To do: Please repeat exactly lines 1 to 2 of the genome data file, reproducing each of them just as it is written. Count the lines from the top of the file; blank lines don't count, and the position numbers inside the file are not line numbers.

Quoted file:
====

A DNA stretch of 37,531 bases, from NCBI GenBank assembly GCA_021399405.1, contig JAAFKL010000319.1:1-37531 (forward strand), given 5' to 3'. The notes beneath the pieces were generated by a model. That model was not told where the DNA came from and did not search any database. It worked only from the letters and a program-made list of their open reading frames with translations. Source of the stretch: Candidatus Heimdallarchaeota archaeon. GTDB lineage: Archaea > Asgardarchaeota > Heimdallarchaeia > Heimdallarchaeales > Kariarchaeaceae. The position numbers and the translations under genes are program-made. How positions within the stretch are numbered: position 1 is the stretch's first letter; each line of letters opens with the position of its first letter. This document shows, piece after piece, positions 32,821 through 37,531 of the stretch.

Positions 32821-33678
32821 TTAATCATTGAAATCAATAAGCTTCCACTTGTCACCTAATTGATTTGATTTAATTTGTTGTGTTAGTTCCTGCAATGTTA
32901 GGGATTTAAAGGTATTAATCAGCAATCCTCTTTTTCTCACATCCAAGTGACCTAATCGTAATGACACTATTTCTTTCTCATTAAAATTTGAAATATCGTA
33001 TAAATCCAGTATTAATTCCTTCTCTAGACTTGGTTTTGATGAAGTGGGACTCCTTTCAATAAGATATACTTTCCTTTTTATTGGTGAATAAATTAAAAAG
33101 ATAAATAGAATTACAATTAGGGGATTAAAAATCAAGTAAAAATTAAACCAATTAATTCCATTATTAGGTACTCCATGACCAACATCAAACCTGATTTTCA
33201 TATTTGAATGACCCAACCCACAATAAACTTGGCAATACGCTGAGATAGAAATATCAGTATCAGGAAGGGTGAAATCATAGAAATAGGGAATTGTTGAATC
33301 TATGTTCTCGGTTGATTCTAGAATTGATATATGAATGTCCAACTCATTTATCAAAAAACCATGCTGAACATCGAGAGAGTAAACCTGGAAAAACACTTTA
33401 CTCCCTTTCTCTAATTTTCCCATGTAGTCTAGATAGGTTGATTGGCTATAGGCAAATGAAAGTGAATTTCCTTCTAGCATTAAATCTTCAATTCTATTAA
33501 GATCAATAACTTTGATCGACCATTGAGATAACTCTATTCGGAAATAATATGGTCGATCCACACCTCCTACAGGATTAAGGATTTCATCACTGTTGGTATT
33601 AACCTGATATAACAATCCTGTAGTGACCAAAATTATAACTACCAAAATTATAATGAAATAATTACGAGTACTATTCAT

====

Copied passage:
A DNA stretch of 37,531 bases, from NCBI GenBank assembly GCA_021399405.1, contig JAAFKL010000319.1:1-37531 (forward strand), given 5' to 3'. The notes beneath the pieces were generated by a model. That model was not told where the DNA came from and did not search any database. It worked only from the letters and a program-made list of their open reading frames with translations. Source of the stretch: Candidatus Heimdallarchaeota archaeon. GTDB lineage: Archaea > Asgardarchaeota > Heimdallarchaeia > Heimdallarchaeales > Kariarchaeaceae. The position numbers and the translations under genes are program-made. How positions within the stretch are numbered: position 1 is the stretch's first letter; each line of letters opens with the position of its first letter. This document shows, piece after piece, positions 32,821 through 37,531 of the stretch.

Positions 32821-33678